For Immediate Release
May 4, 2011
Contact: Ajamu Baraka, 404.588.9761
U.S. Human Rights Network Announces Plan
To Move National Conference If HB 87 Signed
Atlanta, GA – The US Human Rights Network (USHRN), an Atlanta-based coalition of more than 300 organizations from around the country, announced today that it will move its 2011 national conference outside the state of Georgia if Gov. Nathan Deal follows through with his intent to sign controversial anti-immigration bill HB 87.
The decision to move the conference, scheduled for December in Atlanta, is part of a groundswell of opposition to the bill from organizations throughout Georgia, encouraged by the leadership of Somos Georgia. Somos Georgia is a growing movement of Georgians committed to immigrant, racial and economic justice and they have called for a general boycott of the state should the bill become law. “We cannot sit idly by while the state of Georgia promotes widespread violations of human and civil rights,” says USHRN Executive Director Ajamu Baraka. “Unless Gov. Deal vetoes this bill or until it is repealed, the Network will honor its commitment to the rights of all individuals by taking its business elsewhere.”
Provisions of HB 87, the so-called Illegal Immigration Reform and Enforcement Act of 2011, violate multiple international human rights agreements that the United States has ratified. The bill also creates a series of new criminal offenses targeting employers and residents who simply offer help to immigrants in need. “This bill is unacceptable on many, many levels,” says Baraka.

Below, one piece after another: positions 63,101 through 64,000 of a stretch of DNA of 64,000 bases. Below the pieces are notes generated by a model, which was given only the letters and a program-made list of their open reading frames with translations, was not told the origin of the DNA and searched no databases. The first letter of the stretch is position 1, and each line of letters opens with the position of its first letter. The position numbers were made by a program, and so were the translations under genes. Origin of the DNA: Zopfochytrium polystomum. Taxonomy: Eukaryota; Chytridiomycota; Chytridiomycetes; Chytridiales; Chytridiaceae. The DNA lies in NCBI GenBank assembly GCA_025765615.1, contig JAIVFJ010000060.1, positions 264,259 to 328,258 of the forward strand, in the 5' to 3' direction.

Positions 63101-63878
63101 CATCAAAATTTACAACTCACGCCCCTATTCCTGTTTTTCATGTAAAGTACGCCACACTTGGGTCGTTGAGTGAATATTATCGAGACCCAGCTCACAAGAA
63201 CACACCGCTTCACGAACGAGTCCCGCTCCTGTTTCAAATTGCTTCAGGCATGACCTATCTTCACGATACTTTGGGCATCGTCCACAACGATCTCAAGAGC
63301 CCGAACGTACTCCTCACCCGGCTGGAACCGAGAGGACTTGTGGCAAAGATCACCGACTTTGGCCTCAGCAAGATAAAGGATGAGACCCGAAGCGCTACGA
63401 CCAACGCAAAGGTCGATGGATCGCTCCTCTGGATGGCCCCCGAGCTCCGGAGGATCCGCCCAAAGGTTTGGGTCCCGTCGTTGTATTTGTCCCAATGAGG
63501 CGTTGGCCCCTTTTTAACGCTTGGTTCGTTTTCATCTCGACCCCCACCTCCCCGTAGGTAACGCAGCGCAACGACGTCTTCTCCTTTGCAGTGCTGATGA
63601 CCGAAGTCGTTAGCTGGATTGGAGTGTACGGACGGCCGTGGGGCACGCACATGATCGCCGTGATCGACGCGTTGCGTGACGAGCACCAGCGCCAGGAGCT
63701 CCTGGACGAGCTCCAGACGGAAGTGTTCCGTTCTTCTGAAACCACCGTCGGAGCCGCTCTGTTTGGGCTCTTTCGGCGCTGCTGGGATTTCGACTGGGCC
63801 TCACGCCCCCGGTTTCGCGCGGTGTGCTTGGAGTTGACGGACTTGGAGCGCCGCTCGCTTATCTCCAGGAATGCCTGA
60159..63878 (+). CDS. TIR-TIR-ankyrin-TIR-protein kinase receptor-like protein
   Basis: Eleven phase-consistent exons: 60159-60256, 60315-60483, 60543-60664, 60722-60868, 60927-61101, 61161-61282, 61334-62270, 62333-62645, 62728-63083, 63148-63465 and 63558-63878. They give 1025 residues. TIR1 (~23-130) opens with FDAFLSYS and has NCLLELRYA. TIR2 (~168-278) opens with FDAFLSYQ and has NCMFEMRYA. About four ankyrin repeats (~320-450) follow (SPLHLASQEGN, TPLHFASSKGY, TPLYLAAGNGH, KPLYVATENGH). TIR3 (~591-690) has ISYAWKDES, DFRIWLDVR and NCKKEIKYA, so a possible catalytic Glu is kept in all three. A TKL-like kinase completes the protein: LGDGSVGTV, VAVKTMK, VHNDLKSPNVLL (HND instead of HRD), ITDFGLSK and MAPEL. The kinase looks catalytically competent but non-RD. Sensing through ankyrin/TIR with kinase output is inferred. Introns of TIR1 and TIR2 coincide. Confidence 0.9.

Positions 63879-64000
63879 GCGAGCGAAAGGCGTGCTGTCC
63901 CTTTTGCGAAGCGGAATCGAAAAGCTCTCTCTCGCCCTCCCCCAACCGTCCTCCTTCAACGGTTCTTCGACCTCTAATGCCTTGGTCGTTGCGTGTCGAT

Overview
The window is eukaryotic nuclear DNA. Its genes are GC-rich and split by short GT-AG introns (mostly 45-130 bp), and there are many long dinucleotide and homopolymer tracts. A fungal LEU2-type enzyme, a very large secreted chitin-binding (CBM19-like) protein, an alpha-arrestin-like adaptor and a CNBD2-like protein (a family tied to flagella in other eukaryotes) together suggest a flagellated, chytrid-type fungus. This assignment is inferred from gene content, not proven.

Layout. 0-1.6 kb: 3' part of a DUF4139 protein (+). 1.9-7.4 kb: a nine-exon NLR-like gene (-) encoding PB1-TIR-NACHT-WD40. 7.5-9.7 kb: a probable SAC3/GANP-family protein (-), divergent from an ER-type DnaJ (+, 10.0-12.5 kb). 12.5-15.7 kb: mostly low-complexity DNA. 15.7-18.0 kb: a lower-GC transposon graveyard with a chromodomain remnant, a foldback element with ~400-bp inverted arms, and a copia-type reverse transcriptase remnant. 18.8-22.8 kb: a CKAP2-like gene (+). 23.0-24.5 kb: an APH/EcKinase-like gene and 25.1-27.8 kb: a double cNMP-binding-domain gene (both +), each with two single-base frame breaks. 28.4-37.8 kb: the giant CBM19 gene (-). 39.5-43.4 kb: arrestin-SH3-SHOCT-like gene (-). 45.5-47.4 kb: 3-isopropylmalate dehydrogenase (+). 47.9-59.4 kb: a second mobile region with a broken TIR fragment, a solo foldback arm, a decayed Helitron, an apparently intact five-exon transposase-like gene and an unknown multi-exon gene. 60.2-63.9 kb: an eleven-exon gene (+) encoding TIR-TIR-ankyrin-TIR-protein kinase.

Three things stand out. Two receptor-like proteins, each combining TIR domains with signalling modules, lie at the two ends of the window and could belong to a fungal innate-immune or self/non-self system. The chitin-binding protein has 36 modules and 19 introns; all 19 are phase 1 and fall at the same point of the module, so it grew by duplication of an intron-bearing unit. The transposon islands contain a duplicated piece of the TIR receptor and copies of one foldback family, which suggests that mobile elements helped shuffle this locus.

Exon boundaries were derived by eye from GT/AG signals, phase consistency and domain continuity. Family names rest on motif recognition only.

Georgia’s law, passed by the General Assembly in April, mirrors legislation passed in Arizona last year that has thus far failed to withstand court challenges and has cost the state tens of millions of dollars in revenue from tourist and business boycotts, legal fees and other expenses. “The projections of economic benefits to the state of Georgia used to justify this bill are not only inflated, they’re completely false,” Baraka says. “The last thing that Georgia needs in these difficult economic times is to follow Arizona’s path and become a national pariah.”
The USHRN will not take formal steps to identify an alternate conference location until Gov. Deal makes his final decision. But if the bill does become law, Baraka says, moving the conference out of state will be only the first of many steps the organization will take to ensure that Georgia pays a steep price for its action: “The human rights of all people will be central to every economic decision we make.”
For more information on the USHRN, please visit www.ushrnetwork.org.